Scuffles over Taiwan law push to clear Chen Shui-bian of corruption charges

Former Taiwanese president Chen Shui-bian waves as he arrives at the high court in Taipei on June 11, 2010. He was given a 20-year jail term for accepting bribes.
PHOTO: Reuters

Taiwan 's legislature has paved the way for corruption charges against a former president to be dropped, passing an amendment to a bill amid scuffles among lawmakers on Monday (May 30).

Lawmakers from the ruling, independence-leaning Democratic Progressive Party pushed through the final reading of the amendment to the accounting act which technically allows authorities to dismiss charges against Chen Shui-bian over his use of special state funds when was president from 2000 to 2008.

Shouting "supporting the amendment is supporting corruption", opposition Kuomintang lawmakers tried to block the review session by occupying the podium.

DPP legislators pushed them away from the podium and were met with a barrage of plastic cups filled with water.

The ruling party lawmakers swiftly read the text of the amendment and approved it to complete the legislative process.

Chen, the island's first president from the DPP, was jailed for life in 2009 for accepting bribes, a sentence reduced to 20 years on appeal.

He is also facing separate charges of misappropriating NT$104.5 million (S$4.9 million) worth of special funds allotted to him while in office but legal proceedings in the case were halted when he was released on medical parole in 2015. The parole has been repeatedly extended since then at his request, meaning the case cannot proceed.

The amendment would exempt punishment of actions related to the filing, handling, reimbursement and use of the special funds used by the president, before Dec 31, 2006 — when Chen was in power.

In addition, it would relieve President Tsai Ing-wen, also of the DPP, of pressure from within her own party to grant Chen amnesty.

Tsai's spokesman, Xavier Chang, said the Presidential Office respected the decision of the legislature.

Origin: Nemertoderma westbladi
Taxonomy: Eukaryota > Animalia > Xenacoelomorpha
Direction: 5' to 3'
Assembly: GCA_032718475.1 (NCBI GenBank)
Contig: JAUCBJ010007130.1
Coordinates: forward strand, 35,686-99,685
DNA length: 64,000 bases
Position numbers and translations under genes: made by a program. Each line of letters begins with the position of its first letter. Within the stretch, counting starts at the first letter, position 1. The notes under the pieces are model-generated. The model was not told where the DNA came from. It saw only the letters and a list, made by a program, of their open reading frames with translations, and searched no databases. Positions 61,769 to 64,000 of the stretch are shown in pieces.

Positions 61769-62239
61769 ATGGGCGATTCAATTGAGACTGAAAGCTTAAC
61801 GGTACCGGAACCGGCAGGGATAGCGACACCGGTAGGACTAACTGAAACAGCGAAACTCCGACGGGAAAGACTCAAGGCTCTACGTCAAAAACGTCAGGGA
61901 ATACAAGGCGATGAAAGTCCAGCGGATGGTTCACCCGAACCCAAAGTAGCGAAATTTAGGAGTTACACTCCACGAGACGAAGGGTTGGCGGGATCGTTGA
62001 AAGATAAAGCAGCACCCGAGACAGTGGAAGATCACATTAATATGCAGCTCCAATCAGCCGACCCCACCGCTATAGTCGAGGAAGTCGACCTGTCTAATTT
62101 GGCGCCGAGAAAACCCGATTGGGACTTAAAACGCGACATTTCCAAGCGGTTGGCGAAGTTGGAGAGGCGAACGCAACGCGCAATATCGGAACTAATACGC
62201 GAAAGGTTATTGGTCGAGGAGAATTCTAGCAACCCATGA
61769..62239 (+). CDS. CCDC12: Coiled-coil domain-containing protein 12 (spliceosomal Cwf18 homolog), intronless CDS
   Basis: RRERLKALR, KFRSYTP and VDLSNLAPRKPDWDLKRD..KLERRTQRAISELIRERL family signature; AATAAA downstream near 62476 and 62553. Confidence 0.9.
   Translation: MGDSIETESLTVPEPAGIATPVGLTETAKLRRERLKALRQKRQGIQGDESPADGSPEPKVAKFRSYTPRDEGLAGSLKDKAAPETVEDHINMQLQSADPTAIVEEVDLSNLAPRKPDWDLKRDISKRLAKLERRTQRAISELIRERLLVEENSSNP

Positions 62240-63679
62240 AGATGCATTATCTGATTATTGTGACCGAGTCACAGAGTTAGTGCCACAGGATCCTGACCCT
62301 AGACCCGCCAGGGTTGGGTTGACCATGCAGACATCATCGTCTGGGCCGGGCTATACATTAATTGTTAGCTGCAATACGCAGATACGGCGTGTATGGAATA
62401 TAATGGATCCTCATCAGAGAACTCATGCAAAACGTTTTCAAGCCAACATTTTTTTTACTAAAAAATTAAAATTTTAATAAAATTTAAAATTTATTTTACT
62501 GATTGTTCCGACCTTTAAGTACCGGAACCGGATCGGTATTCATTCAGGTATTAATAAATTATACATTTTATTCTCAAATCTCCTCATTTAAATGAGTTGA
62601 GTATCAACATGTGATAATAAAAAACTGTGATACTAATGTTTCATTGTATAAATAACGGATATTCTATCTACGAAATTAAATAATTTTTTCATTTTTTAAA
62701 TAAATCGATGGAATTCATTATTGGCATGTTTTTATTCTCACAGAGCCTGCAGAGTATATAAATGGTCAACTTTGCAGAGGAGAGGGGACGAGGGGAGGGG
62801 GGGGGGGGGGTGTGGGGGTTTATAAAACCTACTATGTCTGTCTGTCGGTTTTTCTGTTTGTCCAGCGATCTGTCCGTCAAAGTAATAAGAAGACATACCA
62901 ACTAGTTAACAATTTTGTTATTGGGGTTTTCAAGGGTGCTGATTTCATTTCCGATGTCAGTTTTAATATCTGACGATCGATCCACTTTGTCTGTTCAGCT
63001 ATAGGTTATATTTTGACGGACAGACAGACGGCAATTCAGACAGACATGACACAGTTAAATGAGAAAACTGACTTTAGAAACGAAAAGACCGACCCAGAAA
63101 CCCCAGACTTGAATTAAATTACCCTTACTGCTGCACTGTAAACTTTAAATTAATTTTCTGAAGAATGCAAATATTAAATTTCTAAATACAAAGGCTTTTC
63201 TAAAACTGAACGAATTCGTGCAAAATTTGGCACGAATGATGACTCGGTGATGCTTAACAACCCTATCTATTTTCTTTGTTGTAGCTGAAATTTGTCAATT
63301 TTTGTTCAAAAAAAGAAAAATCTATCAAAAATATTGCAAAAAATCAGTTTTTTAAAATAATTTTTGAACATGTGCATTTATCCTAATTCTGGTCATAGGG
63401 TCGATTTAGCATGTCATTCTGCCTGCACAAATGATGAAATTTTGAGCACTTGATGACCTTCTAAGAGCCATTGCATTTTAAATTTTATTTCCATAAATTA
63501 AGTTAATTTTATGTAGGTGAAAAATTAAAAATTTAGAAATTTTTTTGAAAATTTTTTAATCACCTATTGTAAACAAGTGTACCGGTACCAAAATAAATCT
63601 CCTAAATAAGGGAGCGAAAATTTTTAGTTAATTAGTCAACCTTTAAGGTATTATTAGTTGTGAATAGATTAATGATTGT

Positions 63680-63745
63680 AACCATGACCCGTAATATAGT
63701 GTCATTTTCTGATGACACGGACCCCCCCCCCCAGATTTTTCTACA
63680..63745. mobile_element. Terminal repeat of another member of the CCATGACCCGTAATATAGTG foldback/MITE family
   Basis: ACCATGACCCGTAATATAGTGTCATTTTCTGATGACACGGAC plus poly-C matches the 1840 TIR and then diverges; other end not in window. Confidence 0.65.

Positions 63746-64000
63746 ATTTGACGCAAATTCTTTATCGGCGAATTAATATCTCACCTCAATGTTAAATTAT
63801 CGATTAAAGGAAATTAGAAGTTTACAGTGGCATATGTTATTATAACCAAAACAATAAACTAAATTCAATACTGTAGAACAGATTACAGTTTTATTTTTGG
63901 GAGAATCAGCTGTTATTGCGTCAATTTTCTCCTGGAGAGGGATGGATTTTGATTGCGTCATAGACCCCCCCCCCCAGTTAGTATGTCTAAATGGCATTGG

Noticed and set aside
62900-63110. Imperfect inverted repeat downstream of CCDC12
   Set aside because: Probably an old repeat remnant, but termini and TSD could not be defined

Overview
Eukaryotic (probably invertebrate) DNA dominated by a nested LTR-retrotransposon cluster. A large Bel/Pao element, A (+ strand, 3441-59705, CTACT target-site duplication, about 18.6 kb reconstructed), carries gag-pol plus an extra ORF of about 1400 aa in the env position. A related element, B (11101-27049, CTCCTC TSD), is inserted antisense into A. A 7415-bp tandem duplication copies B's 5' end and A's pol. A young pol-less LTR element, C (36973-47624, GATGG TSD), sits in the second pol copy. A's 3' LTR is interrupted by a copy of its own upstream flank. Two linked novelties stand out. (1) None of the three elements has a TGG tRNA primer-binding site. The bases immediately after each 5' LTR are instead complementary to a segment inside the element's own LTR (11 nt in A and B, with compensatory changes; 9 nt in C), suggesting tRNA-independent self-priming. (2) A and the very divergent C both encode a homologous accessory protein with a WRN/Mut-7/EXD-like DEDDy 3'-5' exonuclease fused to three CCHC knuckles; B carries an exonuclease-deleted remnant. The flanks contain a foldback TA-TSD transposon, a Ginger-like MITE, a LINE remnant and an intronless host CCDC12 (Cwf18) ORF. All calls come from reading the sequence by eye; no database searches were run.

Speaking on behalf of his father, Chen Chih-chung, son of the former president, said that after 16 years, the controversies and debates surrounding the special funds "finally comes to an end," and "justice has now been upheld."

He said for now it would be "better to let history judge what is right and wrong".

Calling it a dark day for justice, the KMT asked voters to punish the DPP in November's local government elections for siding with corruption.

KMT legislature caucus head Tseng Ming-chung called the amendment's passage a shame on Taiwan's justice system and read out the names of the DPP lawmakers who supported it.

"Instead of focusing on how to help the local public tide over the new spike of coronavirus cases, which has led to a number of deaths, including a number of innocent children, the ruling party has chosen to push through the bill to allow Chen Shui-bian to walk free of corruption charges," he said.

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Taiwan reported a record 90,000 daily new cases in mid-May and has had more than 80,000 infections a day since then. At least 600 have died in this wave, including 10 children.

But DPP legislator Tsai Yi-yu, who proposed the amendment, said all senior government officials entitled to special allowances were exempted from punishment for misuse of their allowances in an amendment of the act introduced by then ruling KMT in 2011 — and it would only be fair to also do so in Chen's case.

DPP caucus whip Ker Chien-ming said it was perfectly reasonable to decriminalise the use of the special state funds, given that the state affairs fund and special allowance funds are "of the same nature".

Chen has claimed the charges against him are politically motivated.

On April 7, he said he had spent NT$133 million from the special fund — more than the NT$104.5 million he was alleged to have misused — and had been using his own money to cover some expenses.

"If I had to use my own money to cover some of those expenses, how could it be possible I misappropriated any funds?" he said.

Chen has remained highly active since being granted medical parole, using social media and a radio station he set up to address the public. He has also attended various political events despite the terms of his parole placing restrictions on his activities.

This article was first published in South China Morning Post.